So we see this closed book, this sealed scroll of God’s decrees, and it is delivered to one who is literate, saying: “Read this, please.” And he says, “I cannot, for it is sealed.”  Then the book is delivered to one who is illiterate, saying, “Read this, please.” And he says, “I am not literate.”

Let us start with the second reader, the illiterate one. There is no difficulty here: there are enough people in this world who don’t know God’s letters and God’s Word: in this sense, they are indeed illiterate. No wonder, they can’t read this scroll. But what about the first reader? Who is the literate one? Would you agree with me that the literate ones are God’s people: they are not only literate concerning the Scriptures – God’s Word – but are also able to read God’s handwriting in history. They are taught to recognize God, His signature, and His unfolding plan in events around them. And it would seem, who else should read this book, but the one who is literate? Alas!  The book is sealed!  As we read in the book of Daniel, it is sealed by God Himself, or at least by His direct command, and in the book of Revelation, we are told with perfect clarity who the One is that can remove this seal – the only One who ‘is worthy’ to unseal this Book: But one of the elders said to me, “Do not weep. Behold, the Lion of the tribe of Judah, the Root of David, has prevailed to open the scroll and to loose its seven seals.” [3] Once He removes the seals and opens the Book, the literate are able to read it – before that, we can only guess.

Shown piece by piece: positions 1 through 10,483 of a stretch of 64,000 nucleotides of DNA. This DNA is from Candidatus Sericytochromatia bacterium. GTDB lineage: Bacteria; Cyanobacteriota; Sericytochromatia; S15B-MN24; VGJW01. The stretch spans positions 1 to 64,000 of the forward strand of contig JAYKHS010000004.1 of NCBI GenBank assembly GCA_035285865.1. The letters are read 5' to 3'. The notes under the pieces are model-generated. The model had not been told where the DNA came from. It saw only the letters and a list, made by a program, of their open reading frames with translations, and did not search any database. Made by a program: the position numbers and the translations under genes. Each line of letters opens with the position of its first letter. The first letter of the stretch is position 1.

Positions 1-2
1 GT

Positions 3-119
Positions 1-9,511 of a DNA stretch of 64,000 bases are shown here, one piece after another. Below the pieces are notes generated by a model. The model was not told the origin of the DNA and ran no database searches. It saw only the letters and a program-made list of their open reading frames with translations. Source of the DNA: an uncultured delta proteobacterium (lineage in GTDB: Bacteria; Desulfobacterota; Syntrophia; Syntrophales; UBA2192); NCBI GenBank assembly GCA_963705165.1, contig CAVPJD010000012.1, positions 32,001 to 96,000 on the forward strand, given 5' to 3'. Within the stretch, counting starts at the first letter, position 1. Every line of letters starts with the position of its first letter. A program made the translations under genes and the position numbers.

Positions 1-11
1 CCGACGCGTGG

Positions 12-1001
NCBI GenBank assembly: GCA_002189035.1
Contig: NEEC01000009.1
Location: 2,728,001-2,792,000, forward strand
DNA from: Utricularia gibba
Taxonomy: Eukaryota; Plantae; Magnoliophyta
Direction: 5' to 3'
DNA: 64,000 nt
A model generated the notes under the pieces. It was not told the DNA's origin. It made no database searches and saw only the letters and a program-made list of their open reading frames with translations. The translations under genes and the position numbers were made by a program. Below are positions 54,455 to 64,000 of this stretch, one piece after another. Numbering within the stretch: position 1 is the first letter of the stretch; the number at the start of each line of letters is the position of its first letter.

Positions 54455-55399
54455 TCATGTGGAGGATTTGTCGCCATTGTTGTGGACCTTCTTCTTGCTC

A few weeks ago, we spoke about Jacob’s struggle at Peniel. You might remember that I shared with you then a Jewish commentary saying that, while struggling, Jacob didn’t know whom he was struggling with – “for when a man struggles with a force beyond himself he can, at that moment, not be sure whether it is God or Satan who is his adversary, whether a divine or demonic force”. It is only as the light breaks that Jacob realizes whom he has struggled with. It is only as the light breaks that we realize with whom we have struggled. Therefore, even though our lives have changed drastically in 2020, we still can hold to the same principle:   “the secret things belong to the Lord our God, but those things which are revealed belong to us and to our children forever, that we may do all the words of this law[4].